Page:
Beta lactam Antibiotics list

Beta-Lactam Antibiotics

Beta-lactam antibiotics include penicillins, cephalosporins, carbapenems, and monobactams. Beta-lactam antibiotics have a four-member core ring structure and are bactericidal. They inhibit bacterial cell wall synthesis.

Beta-Lactam Antibiotics


 Penicillin was first used to treat a patient in Oxford, England, in 1941. It was initially effective against S. aureus in addition to streptococci, but resistance in staphylococci quickly developed. Group A Streptococcus, however, never developed resistance to penicillin. Methicillin was developed in 1961 as a penicillin derivative with efficacy against S. aureus, but this was subsequently replaced by less toxic alternatives, nafcillin and oxacillin. The name “methicillin” remains in “methicillin-susceptible S. aureus” (MSSA) and “methicillin-resistant S. aureus” (MRSA), and signifies susceptibility or resistance to beta-lactam antibiotics such as oxacillin, nafcillin, ampicillin-sulbactam, cefazolin, cefuroxime, ceftriaxone, and cefepime.


 The first cephalosporin was isolated in Oxford, England, in 1961 and the first clinically useful cephalosporin, cephalothin, was marketed in 1964. Subsequent development of multiple cephalosporins has led to their classification in “generations". Clinically important features that distinguish various cephalosporins include their activity against S. aureus (e.g., cefazolin, cefuroxime, cefepime), S. pneumonia (e.g., ceftriaxone), anaerobes (e.g., cefoxitin), and Gram-negative bacilli. All cephalosporins have activity against Gram-negative bacilli, but the number of susceptible pathogens generally increases as the generation of cephalosporin increases. The few cephalosporins (e.g., ceftazidime, cefepime) with activity against Pseudomonas are noteworthy. None of the cephalosporins had activity against MRSA until the advent of the fifth generation cephalosporins, ceftobiprole and ceftaroline.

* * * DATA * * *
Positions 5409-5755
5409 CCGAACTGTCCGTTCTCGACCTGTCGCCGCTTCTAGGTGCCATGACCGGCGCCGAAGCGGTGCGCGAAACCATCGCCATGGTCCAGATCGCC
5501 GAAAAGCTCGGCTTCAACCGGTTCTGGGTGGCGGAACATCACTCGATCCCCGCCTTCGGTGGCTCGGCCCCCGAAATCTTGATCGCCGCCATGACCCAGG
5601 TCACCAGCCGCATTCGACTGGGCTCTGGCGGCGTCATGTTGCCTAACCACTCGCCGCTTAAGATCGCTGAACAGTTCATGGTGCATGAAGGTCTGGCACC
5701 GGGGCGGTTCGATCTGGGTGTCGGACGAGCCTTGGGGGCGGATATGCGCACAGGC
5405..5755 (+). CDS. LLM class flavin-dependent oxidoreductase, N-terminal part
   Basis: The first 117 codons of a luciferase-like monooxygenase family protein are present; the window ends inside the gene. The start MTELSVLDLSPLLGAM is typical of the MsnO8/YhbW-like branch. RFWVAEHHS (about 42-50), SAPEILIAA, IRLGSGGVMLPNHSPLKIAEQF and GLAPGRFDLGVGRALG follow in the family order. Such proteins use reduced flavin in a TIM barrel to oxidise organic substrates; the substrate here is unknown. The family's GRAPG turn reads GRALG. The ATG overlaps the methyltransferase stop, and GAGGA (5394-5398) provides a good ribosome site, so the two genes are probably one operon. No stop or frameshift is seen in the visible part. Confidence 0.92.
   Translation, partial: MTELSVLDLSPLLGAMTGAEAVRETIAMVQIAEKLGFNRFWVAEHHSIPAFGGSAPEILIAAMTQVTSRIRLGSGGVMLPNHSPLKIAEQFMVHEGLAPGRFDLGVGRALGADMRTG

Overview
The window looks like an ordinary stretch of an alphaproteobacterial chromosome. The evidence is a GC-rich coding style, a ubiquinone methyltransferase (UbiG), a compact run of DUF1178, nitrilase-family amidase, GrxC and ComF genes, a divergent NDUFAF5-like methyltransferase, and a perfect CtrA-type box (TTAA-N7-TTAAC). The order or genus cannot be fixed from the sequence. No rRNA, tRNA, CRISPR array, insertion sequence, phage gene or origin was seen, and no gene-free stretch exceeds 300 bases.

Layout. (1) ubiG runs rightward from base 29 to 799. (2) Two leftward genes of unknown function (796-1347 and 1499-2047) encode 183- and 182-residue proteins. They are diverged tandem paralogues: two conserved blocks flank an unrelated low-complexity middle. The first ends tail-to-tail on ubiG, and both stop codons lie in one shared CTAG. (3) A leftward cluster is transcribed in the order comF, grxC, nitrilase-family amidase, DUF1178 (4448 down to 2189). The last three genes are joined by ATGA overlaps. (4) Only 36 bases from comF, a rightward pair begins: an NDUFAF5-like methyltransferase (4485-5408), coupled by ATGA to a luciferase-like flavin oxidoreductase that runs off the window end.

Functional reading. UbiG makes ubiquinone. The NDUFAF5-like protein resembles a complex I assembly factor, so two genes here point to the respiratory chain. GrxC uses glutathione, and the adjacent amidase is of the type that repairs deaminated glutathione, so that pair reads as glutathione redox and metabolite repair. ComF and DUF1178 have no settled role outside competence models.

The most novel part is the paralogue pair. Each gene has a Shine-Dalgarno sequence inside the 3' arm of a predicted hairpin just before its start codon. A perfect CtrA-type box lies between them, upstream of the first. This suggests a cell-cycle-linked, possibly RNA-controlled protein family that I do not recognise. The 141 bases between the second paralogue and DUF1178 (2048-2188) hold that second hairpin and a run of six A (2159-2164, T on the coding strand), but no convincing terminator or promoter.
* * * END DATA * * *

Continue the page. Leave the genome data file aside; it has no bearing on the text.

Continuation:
Carbapenems provide broad antibacterial therapy treating Gram-positive cocci, Gram-negative bacilli, and anaerobes. They are also active against most bacteria that have an extended-spectrum β-lactamase (ESBL) or an AmpC beta-lactamase (bacterial mechanisms of resistance). They are administered intravenously and include doripenem, ertapenem, imipenem-cilastatin, and meropenem. They are not active against MRSA or Stenotrophomonas maltophilia. Ertapenem is not active against Pseudomonas or Acinetobacter. Carbapenems have good penetration into many tissues, including into the central nervous system, and are valuable agents because of their broad-spectrum of activity. As with all antibiotics, resistance can emerge while on therapy and these agents should only be used when narrower spectrum antibiotics are not an option.


 The only FDA-approved monobactam to date is aztreonam, an antibiotic with a similar spectrum of activity as gentamicin and other aminoglycosides, but with significantly less toxicity. Aztreonam is effective against Gramnegative bacteria, including Pseudomonas, but has no activity against Gram-positive bacteria or anaerobes. Aztreonam is used primarily for treatment of Gram-negative infections in patients with severe penicillin or cephalosporin allergies, because nearly all patients with beta-lactam allergies can tolerate aztreonam. Aztreonam has a similar side chain as ceftazidime and should be used cautiously in patients with ceftazidime allergy. Aztreonam can be used to treat variety of infections including bacteremia, urinary tract infections, bone and joint infections, and skin and soft tissue infections. In can be used in combination with a Gram-positive antibiotic in cases requiring broad-spectrum therapy.


Aminoglycosides (e.g., amikacin, gentamicin, tobramycin) are often used in combination with beta-lactam antibiotics to treat some types of bacterial endocarditis and Gram-negative infections. Aminoglycosides have activity against nearly all Gram-negative bacilli, including Pseudomonas aeruginosa, and act synergistically with ampicillin to treat serious infections due to susceptible enterococci. Some aminoglycosides (e.g., streptomycin) are used as part of a regimen  to treat multidrug-resistant mycobacterial infections. Clinical use of aminoglycosides is largely reserved for the treatment of drug-resistant organisms because renal dysfunction and ototoxicity are significant side effects. Renal function and serum peak and trough aminoglycoside levels should be monitored frequently. Patients should be alerted to the possibility of ototoxicity, and hearing and vestibular function should be monitored unless the aminoglycoside course is expected to be very brief. Ototoxicity can affect hearing and/or vestibular function and usually begins with high-frequency sensorineural hearing loss. This may not be appreciated by the patient but can be detected on hearing tests. Vestibular toxicity may be more prevalent that auditory toxicity.

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